SHA (Secure Hash Algorithm)

SHA (Secure Hash Algorithm)

SHA-1 (Secure Hash Algorithm) is a hash function made by the NSA (National Security Agency) and publicated by the NIST (National Institute of Standards and Technology) as information processing standard. Since 2005, SHA-1 has not been considered secure against well-funded opponents. In 2011, NIST formally deprecated use of SHA-1 and disallowed


SHA-0 is a retronym applied to the original version of the 160-bit hash function published in 1993 under the name “SHA”. It was withdrawn shortly after publication due to an undisclosed “significant flaw” and replaced by the slightly revised version SHA-1.


SHA-1 is a 160-bit hash function which resembles the earlier MD5 algorithm. This was designed by the National Security Agency (NSA) to be part of the Digital Signature Algorithm. Cryptographic weaknesses were discovered in SHA-1, and the standard was no longer approved for most cryptographic uses after 2010.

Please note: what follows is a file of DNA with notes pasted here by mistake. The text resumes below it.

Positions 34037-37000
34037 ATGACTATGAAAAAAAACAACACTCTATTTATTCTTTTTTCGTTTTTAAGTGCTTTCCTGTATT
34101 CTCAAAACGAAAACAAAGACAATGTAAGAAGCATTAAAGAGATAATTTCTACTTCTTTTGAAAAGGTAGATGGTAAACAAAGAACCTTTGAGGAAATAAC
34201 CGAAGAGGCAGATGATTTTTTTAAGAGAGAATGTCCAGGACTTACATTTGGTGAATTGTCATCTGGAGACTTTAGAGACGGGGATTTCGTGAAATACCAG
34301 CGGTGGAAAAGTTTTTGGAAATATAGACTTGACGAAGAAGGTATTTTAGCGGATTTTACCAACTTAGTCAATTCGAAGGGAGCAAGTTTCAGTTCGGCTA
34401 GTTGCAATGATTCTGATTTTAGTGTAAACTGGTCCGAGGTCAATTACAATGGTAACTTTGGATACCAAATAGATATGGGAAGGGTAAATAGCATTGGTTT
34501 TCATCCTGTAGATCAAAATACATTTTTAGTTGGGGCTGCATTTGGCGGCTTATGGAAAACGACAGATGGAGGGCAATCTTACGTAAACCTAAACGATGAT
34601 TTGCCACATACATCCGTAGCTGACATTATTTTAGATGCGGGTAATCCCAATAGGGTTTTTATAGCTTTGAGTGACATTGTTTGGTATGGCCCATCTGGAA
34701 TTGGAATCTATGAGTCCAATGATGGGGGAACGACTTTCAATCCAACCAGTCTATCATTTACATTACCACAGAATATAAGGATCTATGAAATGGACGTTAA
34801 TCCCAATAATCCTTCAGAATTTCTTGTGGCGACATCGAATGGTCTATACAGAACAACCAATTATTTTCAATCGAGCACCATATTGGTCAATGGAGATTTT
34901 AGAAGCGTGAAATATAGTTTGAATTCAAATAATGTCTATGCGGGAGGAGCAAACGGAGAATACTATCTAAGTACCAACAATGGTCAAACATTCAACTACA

SHA-2 is a family of two similar hash functions, with different block sizes, known as SHA-256 and SHA-512. They differ in the word size; SHA-256 uses 32-byte words where SHA-512 uses 64-byte words. There are also truncated versions of each standard, known as SHA-224, SHA-384, SHA-512/224 and SHA-512/256. These were also designed by the NSA.


SHA-3 is a hash function formerly called Keccak, chosen in 2012 after a public competition among non-NSA designers. It supports the same hash lengths as SHA-2, and its internal structure differs significantly from the rest of the SHA family.